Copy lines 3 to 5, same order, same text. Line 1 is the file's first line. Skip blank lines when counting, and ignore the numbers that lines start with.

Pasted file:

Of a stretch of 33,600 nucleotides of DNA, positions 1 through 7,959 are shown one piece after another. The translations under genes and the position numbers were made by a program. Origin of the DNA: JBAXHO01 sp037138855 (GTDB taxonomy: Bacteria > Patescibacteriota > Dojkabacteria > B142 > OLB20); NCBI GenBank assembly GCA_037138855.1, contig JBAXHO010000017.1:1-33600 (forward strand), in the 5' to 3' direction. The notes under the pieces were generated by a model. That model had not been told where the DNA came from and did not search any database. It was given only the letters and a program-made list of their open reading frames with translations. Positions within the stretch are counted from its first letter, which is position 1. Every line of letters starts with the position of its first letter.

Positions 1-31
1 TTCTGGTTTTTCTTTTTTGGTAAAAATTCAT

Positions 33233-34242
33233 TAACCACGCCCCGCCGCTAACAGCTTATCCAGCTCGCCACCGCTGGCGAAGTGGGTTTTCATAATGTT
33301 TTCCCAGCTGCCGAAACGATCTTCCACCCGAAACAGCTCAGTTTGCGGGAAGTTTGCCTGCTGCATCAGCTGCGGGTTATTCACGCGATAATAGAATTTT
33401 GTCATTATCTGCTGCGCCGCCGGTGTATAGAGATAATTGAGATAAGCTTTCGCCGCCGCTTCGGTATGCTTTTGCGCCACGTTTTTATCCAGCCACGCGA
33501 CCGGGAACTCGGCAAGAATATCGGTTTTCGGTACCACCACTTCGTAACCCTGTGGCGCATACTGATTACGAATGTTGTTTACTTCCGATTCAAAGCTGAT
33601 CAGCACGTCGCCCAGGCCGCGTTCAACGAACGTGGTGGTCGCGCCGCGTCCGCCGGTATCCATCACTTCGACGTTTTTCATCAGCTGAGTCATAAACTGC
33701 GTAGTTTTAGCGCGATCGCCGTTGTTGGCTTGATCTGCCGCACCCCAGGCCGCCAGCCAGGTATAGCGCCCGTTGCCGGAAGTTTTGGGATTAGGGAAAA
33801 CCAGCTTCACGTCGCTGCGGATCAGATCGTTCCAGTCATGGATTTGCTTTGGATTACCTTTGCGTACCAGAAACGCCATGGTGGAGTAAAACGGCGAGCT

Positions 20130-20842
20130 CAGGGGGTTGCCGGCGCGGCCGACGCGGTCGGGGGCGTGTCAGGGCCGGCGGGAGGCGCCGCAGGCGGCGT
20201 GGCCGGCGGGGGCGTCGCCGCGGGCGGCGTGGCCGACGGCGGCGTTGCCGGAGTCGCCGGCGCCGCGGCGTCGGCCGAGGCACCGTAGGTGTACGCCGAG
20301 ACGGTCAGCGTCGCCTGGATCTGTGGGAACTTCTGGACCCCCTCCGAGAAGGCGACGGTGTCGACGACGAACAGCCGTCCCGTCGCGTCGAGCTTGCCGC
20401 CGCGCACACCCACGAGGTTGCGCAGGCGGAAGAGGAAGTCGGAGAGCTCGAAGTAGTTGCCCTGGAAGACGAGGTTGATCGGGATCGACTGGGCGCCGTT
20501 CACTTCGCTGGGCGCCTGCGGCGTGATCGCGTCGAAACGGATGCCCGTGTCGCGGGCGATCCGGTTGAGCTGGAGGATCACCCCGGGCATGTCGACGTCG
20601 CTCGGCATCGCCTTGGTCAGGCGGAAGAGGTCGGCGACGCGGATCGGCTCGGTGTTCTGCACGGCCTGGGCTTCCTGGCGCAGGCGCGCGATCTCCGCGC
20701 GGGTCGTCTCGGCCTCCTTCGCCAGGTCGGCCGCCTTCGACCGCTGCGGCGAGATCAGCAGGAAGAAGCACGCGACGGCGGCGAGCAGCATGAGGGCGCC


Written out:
1 TTCTGGTTTTTCTTTTTTGGTAAAAATTCAT

Positions 33233-34242
33233 TAACCACGCCCCGCCGCTAACAGCTTATCCAGCTCGCCACCGCTGGCGAAGTGGGTTTTCATAATGTT